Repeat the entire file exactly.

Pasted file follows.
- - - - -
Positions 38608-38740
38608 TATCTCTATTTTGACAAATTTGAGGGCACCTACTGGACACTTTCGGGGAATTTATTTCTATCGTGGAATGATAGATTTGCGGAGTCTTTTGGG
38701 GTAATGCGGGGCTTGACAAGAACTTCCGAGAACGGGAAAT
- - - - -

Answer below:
Positions 38608-38740
38608 TATCTCTATTTTGACAAATTTGAGGGCACCTACTGGACACTTTCGGGGAATTTATTTCTATCGTGGAATGATAGATTTGCGGAGTCTTTTGGG
38701 GTAATGCGGGGCTTGACAAGAACTTCCGAGAACGGGAAAT